By Wole Talabi
Inspired by African culture and fictional worlds like Marvel’s Wakanda, Sauúti is an imagined civilisation designed by and for African speculative writers
Creative writing can be a lonely business. As writers, we inhabit whole worlds and characters that live only in our heads for days or years, as we deposit them on the page. This is particularly true for speculative fiction – an umbrella genre of stories that involve supernatural or futuristic elements, or settings that are not the real world.
This creative loneliness is why I’ve always admired the concept of a “shared world” – a fictional setting with its own set of rules where multiple authors can create stories. Some examples are Thieves’ World, edited by Robert Lynn Asprin, or George RR Martin’s Wild Cards (which spawned dozens of books, comics and games, and was optioned for film and TV).
Because writers use the same settings, characters and concepts of the shared world in a connected way, they are in conversation with each other, as a community in the act of creation.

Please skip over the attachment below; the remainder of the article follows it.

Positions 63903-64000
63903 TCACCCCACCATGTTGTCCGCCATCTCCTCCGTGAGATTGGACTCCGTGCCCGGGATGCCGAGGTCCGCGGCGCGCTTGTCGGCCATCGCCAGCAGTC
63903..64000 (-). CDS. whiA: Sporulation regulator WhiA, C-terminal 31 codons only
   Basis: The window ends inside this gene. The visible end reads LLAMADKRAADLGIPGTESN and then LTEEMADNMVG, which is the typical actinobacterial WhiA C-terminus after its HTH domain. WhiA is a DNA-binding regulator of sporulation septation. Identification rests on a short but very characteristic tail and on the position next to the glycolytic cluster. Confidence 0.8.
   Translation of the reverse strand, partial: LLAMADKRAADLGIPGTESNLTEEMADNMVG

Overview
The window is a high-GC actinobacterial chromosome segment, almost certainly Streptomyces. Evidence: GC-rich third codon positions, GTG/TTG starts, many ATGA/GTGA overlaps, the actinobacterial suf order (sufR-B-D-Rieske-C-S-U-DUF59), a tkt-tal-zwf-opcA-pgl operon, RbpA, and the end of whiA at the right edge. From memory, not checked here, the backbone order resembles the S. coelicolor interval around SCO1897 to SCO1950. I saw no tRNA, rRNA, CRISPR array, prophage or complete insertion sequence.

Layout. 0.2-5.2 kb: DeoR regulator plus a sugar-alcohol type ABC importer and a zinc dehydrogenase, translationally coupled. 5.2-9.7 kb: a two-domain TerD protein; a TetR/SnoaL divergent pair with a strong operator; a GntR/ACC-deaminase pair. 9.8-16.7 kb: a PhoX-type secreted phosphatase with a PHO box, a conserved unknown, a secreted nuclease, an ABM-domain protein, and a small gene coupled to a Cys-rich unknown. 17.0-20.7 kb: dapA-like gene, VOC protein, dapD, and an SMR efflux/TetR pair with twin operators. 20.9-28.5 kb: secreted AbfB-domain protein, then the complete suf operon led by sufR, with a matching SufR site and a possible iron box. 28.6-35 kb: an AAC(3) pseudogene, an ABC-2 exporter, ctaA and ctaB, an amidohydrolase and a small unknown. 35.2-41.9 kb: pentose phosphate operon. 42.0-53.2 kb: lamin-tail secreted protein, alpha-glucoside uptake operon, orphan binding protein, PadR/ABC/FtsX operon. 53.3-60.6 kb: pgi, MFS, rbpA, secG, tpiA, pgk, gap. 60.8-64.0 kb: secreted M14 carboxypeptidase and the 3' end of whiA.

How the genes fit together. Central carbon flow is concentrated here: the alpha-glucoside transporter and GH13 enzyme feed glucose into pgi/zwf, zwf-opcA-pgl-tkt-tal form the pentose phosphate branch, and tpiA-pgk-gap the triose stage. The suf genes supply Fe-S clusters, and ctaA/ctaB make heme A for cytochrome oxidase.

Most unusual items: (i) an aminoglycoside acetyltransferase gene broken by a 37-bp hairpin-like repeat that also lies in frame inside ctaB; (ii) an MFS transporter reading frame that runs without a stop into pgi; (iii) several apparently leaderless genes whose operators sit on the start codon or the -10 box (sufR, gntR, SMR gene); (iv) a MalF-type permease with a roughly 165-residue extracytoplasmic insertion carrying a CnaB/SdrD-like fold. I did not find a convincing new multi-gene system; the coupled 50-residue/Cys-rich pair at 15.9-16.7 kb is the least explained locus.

As a speculative fiction author from Africa, where recognition for the genre is growing and community is an important part of the culture, I’ve long wanted to be able to do this with my contemporaries – create together. Not only with other African authors but with the greater African diaspora.
That’s why, working with Fabrice Guerrier, a Haitian-American author and founder of Syllble, a production house based in Los Angeles, and the Nigeria-based magazine Brittle Paper, I sought out a group of like-minded volunteer authors from five African countries to form the Sauúti Collective.